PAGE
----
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Donkin on Work - Training and Development

September 2007 – Classroom management a shadow of the real thing

Allan Leighton, chairman of the Royal Mail, had some stern words for delegates at the annual conference of the Chartered Institute of Personnel and Development in Harrogate this week.

Speaking in People Management Magazine, ahead of the conference where he was heading a session on leadership, Mr Leighton said that HR professionals should not regard themselves as responsible for employees in a company. That was the job of managers, he said.

Nor should they be taking the lead on modern working practices such as flexible hours and diversity. They should leave that to line managers. The job of HR, he argued, was to work on employment policies, training and progress monitoring.

His comments are striking because they coincide with a vigorous attack on the influential human relations school of management in a recent book, The Puritan Gift, by Kenneth and William Hopper.

I came across the Hopper brothers some time ago when I was researching my own book on the history of work, Blood, Sweat and Tears, The Evolution of Work. I was impressed at the depth of knowledge accumulated by Ken Hopper on the development of Post Second World war Japanese working practices.

But the book demonstrates a far broader understanding of management history and puts the Japanese developments in to context with those in the US. The Hoppers share my fascination with the origins and influence of the protestant work ethic to such an extent that if their book had been published first, most likely I would have scrapped my project and done something else.

The Puritan ethic, they argue, created the conditions for a “golden age” in American management running before and after the Second World War, between the years 1920 and 1970. The most important feature of this ethic, they suggest, is attitude, the kind of attitude that is willing to pool experience, lend a helping hand and work for the whole.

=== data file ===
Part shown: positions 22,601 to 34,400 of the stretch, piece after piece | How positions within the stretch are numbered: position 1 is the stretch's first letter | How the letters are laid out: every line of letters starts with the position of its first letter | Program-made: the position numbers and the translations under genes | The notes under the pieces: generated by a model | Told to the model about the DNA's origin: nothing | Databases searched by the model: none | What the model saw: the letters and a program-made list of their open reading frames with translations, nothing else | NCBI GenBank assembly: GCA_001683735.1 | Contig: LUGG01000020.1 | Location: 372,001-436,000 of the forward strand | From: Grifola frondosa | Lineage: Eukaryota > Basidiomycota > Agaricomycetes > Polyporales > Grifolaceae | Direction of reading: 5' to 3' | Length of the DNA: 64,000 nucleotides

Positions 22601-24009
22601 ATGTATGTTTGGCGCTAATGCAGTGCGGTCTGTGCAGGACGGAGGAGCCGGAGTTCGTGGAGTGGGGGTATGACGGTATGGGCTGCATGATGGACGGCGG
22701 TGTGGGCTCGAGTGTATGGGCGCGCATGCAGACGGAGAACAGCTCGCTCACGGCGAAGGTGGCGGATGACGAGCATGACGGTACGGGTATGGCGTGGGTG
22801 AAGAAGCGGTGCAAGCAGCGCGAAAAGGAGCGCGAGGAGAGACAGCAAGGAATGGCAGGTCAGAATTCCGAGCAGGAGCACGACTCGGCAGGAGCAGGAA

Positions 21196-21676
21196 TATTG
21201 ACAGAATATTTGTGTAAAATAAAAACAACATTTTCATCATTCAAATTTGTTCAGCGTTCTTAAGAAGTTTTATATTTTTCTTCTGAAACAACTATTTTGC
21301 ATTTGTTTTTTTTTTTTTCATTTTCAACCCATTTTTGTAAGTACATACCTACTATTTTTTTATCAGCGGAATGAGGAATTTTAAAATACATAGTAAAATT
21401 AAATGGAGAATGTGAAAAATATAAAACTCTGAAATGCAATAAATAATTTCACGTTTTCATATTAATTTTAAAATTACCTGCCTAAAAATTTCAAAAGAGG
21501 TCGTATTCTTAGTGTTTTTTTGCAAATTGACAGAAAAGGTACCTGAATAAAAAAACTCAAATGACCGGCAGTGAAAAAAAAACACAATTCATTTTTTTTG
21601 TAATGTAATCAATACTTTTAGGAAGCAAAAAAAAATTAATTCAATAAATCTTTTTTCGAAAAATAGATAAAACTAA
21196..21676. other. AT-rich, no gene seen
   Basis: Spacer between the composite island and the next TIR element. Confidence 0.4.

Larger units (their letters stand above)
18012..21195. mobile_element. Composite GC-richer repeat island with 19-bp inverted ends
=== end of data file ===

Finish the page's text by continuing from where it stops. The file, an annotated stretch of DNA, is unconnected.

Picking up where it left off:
I suppose this was exemplified in the collaboration achieved by those under the supervision of Thomas Edison at his Menlo Park Laboratory, New Jersey, in the late 19th century. Edison’s workmen called each other “muckers,” reflecting the way they mucked-in or pitched-in together.

But what really made the big American companies of the 20th century most effective, say the authors, was the systematic approach of management that evolved to harness and magnify the expertise of the workforce.

Somewhat controversially they argue that the US management system has been undermined by what they call the “cult of the expert” pursued by the business schools in their aim of creating professional managers.

The late Peter Drucker had voiced such reservations as early as 1954 in his book, The Practice of Management, when he warned of the potential economic damage that could result from a professonalisation of management if access to management was limited to people with a special academic degree.

While the MBA has yet to secure an exclusive status among managers, its penetration of managerial ranks is worrying, say the authors. The same criticism might be levelled at the relatively recent moves by both the CIPD and the Chartered Institute of Management, to professionalise their respective management qualifications by adopting chartered status, although each of these organisations include time in the job within their qualifications. Should a need for professional qualifications exclude experienced business managers? I don’t think so. Nor should it be placed at a premium. Nothing can replace what the Hoppers describe as “domain knowledge.”